Performance and Cost Potential for Direct-Fired Supercritical CO2 Natural Gas Power Plants

National Energy Technology Laboratory/NETL Support Contractor – Pittsburgh, USA
Pidaparti, Sandeep R.;
National Energy Technology Laboratory/NETL Support Contractor – Fairfax, USA
White, Charles W.;
National Energy Technology Laboratory – Morgantown, USA
Liese, Eric;
National Energy Technology Laboratory – Pittsburgh, PA
Weiland, Nathan T.

Direct-fired supercritical CO2 (sCO2) power cycles are being explored as an attractive alternative to natural gas combined cycle (NGCC) plants with carbon capture and storage (CCS). Therefore, understanding their performance and cost potential is important for the commercialization of the technology. This study presents the techno-economic optimization results of natural gas-fired, utility-scale power plants based on the direct sCO2 power cycle, which are lacking in public literature. To identify the optimum plant configuration, the study considered multiple cases with varying levels of thermal integration with the plant air separation unit (ASU). Several design variables for each power cycle configuration were identified and optimized to minimize the levelized cost of electricity (LCOE) for each case. The optimization design variables include the sCO2 cooler outlet temperatures, recuperator approach temperatures, and pressure drops. High fidelity models for recuperators, coolers, and turbines were developed and used to capture the impact of design variables on plant efficiency and capital costs. The optimization was conducted using a combination of manual sensitivity analyses and automated derivative-free optimization algorithms available under NETL’s Framework for Optimization and Quantification of Uncertainty and Sensitivity platform.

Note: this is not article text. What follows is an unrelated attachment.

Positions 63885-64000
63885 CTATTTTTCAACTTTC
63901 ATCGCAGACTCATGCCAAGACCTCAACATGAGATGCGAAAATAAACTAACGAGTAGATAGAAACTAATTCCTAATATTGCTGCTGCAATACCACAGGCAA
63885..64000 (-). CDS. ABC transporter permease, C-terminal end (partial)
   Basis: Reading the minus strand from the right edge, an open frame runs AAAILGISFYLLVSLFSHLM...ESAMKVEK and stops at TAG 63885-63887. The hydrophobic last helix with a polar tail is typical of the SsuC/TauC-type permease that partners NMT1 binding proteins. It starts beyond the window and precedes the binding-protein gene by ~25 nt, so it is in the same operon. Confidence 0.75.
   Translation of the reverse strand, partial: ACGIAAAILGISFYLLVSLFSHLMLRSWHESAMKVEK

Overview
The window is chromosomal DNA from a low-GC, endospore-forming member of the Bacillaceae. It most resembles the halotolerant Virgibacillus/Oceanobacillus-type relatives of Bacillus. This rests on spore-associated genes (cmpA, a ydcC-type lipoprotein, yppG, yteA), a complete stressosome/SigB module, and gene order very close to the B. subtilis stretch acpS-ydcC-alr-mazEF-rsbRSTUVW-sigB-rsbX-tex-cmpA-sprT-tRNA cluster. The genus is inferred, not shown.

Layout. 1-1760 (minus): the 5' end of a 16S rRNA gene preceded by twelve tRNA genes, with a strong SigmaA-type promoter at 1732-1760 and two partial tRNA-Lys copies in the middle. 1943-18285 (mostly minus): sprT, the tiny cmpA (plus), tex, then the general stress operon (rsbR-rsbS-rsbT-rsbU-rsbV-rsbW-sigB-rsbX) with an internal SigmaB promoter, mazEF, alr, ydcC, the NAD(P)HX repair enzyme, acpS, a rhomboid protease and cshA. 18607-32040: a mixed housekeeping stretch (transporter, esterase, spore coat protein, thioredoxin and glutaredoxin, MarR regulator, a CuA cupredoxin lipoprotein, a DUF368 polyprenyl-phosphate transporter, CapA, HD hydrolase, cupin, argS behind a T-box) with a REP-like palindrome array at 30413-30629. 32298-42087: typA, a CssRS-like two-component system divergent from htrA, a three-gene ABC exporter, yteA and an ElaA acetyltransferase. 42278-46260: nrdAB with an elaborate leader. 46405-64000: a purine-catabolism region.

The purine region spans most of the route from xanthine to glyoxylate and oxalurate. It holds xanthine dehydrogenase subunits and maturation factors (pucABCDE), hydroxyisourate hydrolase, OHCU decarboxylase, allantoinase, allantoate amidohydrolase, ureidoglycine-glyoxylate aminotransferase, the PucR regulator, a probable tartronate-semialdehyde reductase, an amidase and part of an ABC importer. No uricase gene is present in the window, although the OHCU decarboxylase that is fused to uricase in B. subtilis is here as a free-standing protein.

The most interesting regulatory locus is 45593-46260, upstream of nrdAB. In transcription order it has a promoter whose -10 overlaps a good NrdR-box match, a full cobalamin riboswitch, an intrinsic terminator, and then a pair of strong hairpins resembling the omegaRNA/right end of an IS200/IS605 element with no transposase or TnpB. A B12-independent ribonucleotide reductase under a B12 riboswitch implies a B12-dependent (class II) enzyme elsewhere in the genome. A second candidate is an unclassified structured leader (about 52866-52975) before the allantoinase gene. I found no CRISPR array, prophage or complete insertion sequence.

The optimized direct sCO2 power plants offered similar or slightly higher plant efficiencies than the reference NGCC plants based on the F-class gas turbine with carbon capture and storage (CCS). The LCOE of the optimized direct sCO2 plants is 13 to 17% higher than the reference NGCC plants with CCS due to high capital costs associated with the ASU and sCO2 power block, though there is significant room for improvement due to the high uncertainty in component capital costs for these new plants. Recuperators make up over 50% of the sCO2 power block costs. Consequently, any research and development efforts to reduce the recuperator capital costs will benefit the technology’s commercialization. The study also presents preliminary results showing the impact of co-firing landfill gas and natural gas on plant efficiency, LCOE, and CO2 emissions.

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